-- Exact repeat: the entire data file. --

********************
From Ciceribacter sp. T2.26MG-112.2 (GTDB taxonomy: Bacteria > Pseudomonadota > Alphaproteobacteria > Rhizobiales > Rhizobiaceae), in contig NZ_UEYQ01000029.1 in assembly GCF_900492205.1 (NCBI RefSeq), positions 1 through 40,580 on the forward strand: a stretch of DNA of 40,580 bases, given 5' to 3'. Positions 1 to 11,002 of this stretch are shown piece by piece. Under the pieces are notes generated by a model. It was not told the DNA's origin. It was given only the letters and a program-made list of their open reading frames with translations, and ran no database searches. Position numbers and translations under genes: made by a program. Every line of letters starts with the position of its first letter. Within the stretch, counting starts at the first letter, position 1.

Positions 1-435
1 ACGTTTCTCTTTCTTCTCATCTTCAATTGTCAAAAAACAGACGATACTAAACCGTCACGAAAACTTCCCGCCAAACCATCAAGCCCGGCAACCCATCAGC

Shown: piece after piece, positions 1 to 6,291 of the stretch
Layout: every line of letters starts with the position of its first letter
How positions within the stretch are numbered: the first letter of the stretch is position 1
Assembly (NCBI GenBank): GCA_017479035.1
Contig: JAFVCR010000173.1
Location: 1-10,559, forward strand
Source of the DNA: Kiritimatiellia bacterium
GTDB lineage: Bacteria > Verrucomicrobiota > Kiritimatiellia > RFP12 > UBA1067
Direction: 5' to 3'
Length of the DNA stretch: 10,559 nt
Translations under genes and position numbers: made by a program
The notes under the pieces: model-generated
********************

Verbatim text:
From Ciceribacter sp. T2.26MG-112.2 (GTDB taxonomy: Bacteria > Pseudomonadota > Alphaproteobacteria > Rhizobiales > Rhizobiaceae), in contig NZ_UEYQ01000029.1 in assembly GCF_900492205.1 (NCBI RefSeq), positions 1 through 40,580 on the forward strand: a stretch of DNA of 40,580 bases, given 5' to 3'. Positions 1 to 11,002 of this stretch are shown piece by piece. Under the pieces are notes generated by a model. It was not told the DNA's origin. It was given only the letters and a program-made list of their open reading frames with translations, and ran no database searches. Position numbers and translations under genes: made by a program. Every line of letters starts with the position of its first letter. Within the stretch, counting starts at the first letter, position 1.

Positions 1-435
1 ACGTTTCTCTTTCTTCTCATCTTCAATTGTCAAAAAACAGACGATACTAAACCGTCACGAAAACTTCCCGCCAAACCATCAAGCCCGGCAACCCATCAGC

Shown: piece after piece, positions 1 to 6,291 of the stretch
Layout: every line of letters starts with the position of its first letter
How positions within the stretch are numbered: the first letter of the stretch is position 1
Assembly (NCBI GenBank): GCA_017479035.1
Contig: JAFVCR010000173.1
Location: 1-10,559, forward strand
Source of the DNA: Kiritimatiellia bacterium
GTDB lineage: Bacteria > Verrucomicrobiota > Kiritimatiellia > RFP12 > UBA1067
Direction: 5' to 3'
Length of the DNA stretch: 10,559 nt
Translations under genes and position numbers: made by a program
The notes under the pieces: model-generated